• Neurons can have excitatory, inhibitory, or modulatory effects on target neurons depending on the neurotransmitter they release.
  • Afferent neurons convey information from tissues and organs into the central nervous system.
  • Interneurons connect neurons within specific regions of the central nervous system.
  • Efferent neurons carry information away from a brain region.

Key Terms

  • efferent: Efferent neurons transmit signals from the central nervous system to the effector cells (e.g. motor neurons).
  • afferent: Afferent neurons convey information from tissues and organs into the central nervous system (e.g. sensory neurons).
  • tonic or regular spiking: Neurons that are typically constantly (or tonically) active are called tonic or regular spiking.

Direction of Nerve Impulse

The functional classification of neurons is based on the direction the action potential (i.e. information) travel relative to the central nervous system. Afferent neurons convey information from tissues and organs into the central nervous system (e.g. sensory neurons). Efferent neurons transmit signals from the central nervous system (CNS) to the effector cells (e.g. motor neurons ). Afferent and efferent also refer generally to neurons that bring information to or send information from a brain region. Interneurons connect neurons within specific regions of the central nervous system.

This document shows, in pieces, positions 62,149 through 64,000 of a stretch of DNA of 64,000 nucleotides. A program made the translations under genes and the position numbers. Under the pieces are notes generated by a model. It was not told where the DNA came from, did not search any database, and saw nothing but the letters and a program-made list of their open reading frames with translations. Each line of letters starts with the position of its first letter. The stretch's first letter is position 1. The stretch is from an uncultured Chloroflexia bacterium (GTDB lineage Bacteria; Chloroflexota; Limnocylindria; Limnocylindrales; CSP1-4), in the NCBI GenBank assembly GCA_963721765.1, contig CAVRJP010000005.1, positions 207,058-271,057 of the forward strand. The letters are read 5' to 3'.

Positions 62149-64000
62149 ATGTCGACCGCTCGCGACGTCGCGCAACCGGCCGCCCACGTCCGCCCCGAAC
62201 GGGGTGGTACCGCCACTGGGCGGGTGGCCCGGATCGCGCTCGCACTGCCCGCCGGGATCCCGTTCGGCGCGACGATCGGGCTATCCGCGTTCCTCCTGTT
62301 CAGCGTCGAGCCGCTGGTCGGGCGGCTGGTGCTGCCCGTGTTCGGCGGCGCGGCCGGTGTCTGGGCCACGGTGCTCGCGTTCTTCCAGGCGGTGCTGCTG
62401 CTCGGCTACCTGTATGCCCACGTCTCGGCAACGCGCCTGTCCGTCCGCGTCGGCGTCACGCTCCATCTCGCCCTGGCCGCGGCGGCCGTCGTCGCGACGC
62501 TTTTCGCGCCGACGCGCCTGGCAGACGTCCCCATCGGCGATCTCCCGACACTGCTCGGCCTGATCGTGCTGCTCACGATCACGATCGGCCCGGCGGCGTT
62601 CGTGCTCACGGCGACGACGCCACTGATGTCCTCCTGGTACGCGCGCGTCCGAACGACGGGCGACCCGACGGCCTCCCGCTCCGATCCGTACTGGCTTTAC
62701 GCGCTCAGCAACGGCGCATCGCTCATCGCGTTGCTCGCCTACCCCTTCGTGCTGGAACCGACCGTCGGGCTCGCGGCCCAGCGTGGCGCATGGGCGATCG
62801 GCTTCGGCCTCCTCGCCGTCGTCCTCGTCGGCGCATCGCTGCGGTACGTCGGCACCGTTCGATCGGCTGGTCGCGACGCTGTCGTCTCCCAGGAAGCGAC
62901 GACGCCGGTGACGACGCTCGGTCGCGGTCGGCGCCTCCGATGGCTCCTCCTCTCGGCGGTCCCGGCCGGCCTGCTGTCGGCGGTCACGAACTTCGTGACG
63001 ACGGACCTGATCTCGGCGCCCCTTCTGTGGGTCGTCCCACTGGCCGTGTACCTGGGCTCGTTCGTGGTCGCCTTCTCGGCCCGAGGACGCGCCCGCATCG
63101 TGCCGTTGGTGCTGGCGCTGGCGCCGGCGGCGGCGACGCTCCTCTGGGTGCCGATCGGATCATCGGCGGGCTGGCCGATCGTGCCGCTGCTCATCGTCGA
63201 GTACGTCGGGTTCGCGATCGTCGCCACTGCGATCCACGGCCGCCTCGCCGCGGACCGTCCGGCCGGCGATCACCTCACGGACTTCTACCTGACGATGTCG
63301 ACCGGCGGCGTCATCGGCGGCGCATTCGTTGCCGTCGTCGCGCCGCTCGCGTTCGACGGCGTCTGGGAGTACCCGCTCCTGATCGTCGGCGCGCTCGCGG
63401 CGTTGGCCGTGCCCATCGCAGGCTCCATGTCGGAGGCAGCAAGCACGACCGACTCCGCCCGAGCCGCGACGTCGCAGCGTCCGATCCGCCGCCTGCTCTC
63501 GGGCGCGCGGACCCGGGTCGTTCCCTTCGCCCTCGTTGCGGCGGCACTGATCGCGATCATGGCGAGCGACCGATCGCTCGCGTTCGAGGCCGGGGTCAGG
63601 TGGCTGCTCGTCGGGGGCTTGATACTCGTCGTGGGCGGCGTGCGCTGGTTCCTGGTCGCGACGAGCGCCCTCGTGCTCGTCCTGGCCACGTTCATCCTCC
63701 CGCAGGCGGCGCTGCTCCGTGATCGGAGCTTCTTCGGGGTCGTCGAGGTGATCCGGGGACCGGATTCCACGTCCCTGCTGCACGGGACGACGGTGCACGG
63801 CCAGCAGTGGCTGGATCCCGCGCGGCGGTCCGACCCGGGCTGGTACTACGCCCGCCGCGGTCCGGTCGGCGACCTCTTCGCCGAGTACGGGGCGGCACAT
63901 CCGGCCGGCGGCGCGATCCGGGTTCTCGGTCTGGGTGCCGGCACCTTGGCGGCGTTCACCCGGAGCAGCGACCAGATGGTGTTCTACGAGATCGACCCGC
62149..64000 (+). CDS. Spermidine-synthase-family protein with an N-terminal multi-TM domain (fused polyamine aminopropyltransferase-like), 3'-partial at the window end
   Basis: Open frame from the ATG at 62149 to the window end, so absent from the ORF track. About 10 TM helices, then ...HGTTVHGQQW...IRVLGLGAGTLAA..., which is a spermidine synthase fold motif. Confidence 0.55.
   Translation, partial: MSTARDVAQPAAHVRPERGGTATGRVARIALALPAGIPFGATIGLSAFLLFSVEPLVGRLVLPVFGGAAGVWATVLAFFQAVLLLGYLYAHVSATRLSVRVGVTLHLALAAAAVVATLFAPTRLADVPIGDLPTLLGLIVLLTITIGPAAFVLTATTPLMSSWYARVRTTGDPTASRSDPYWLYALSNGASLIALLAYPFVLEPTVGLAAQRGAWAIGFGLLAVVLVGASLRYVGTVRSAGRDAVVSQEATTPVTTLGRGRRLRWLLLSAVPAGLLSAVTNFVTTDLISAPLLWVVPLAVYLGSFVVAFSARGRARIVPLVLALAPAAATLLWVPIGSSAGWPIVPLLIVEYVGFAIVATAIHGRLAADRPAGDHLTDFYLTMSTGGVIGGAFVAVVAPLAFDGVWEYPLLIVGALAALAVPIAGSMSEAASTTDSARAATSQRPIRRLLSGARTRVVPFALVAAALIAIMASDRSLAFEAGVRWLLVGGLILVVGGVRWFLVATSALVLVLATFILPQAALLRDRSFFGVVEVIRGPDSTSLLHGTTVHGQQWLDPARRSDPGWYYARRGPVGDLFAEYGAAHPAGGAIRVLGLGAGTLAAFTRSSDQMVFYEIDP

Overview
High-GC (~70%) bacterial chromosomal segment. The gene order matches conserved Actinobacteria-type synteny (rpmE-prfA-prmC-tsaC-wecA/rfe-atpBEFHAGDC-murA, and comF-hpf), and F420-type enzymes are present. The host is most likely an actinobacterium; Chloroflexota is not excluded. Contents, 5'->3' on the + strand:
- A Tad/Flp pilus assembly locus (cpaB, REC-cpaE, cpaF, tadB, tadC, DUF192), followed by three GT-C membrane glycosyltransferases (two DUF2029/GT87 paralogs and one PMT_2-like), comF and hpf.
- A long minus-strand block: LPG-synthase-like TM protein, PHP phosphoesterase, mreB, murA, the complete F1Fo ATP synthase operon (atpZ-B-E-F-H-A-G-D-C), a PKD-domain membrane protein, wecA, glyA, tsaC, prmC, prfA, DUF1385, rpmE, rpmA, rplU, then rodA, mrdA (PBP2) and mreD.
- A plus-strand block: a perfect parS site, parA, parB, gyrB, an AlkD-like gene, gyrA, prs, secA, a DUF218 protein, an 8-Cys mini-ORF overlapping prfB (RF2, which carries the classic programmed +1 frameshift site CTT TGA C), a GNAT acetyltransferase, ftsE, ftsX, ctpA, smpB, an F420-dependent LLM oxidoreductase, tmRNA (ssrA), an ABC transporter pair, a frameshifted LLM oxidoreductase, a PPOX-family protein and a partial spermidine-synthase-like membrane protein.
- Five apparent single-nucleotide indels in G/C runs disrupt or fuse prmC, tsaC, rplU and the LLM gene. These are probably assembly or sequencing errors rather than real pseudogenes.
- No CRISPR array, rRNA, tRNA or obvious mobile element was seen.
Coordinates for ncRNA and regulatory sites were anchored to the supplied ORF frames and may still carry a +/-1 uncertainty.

This diagram depicts neuron classification with terms including brain (cortex), pyramidal neuron of motor cortex, sensory neuron of cortex, spinal cord, motor neuron of ventral horn, sensory neuron in dorsal root ganglion, PNS, neuromuscular junction, muscle fiber or myocyte, myelin sheath, ruffinian corpuscle, and paccinian corpuscle

The organization of the nervous system: Gross organization of the nervous system, with the peripheral nervous system, the spinal, and the cortical levels.

Neurotransmitter Type

Neurons are also classified by their effect on target neurons. A neuron releases a neurotransmitter that binds to chemical receptors on the target neuron. The combination of neurotransmitter and receptor properties results in an excitatory, inhibitory, or modulatory change to the target neuron. For example, the two most common neurotransmitters in the brain (released by 90% of neurons), glutamate and GABA, have opposing actions. Glutamate acts on several different types of receptors with largely excitatory effects. GABA acts on several different classes of receptors to exert inhibitory effects. Other types of neurons include excitatory motor neurons in the spinal cord that release acetylcholine and inhibitory spinal neurons that release glycine.

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Major elements in neuron-to-neuron communication: Electrical impulses travel along the axon of a neuron. When this signal reaches a synapse, it provokes release of neurotransmitter molecules, which bind to receptor molecules located in the the target cell.

Firing Properties

A third, less common method of neuron classification is according to their electrophysiological characteristics. Neurons that are typically constantly (or tonically) active are called tonic or regular spiking. Neurons that are intermittently active are called phasic or bursting. Neurons with high activity rates are classified as fast spiking.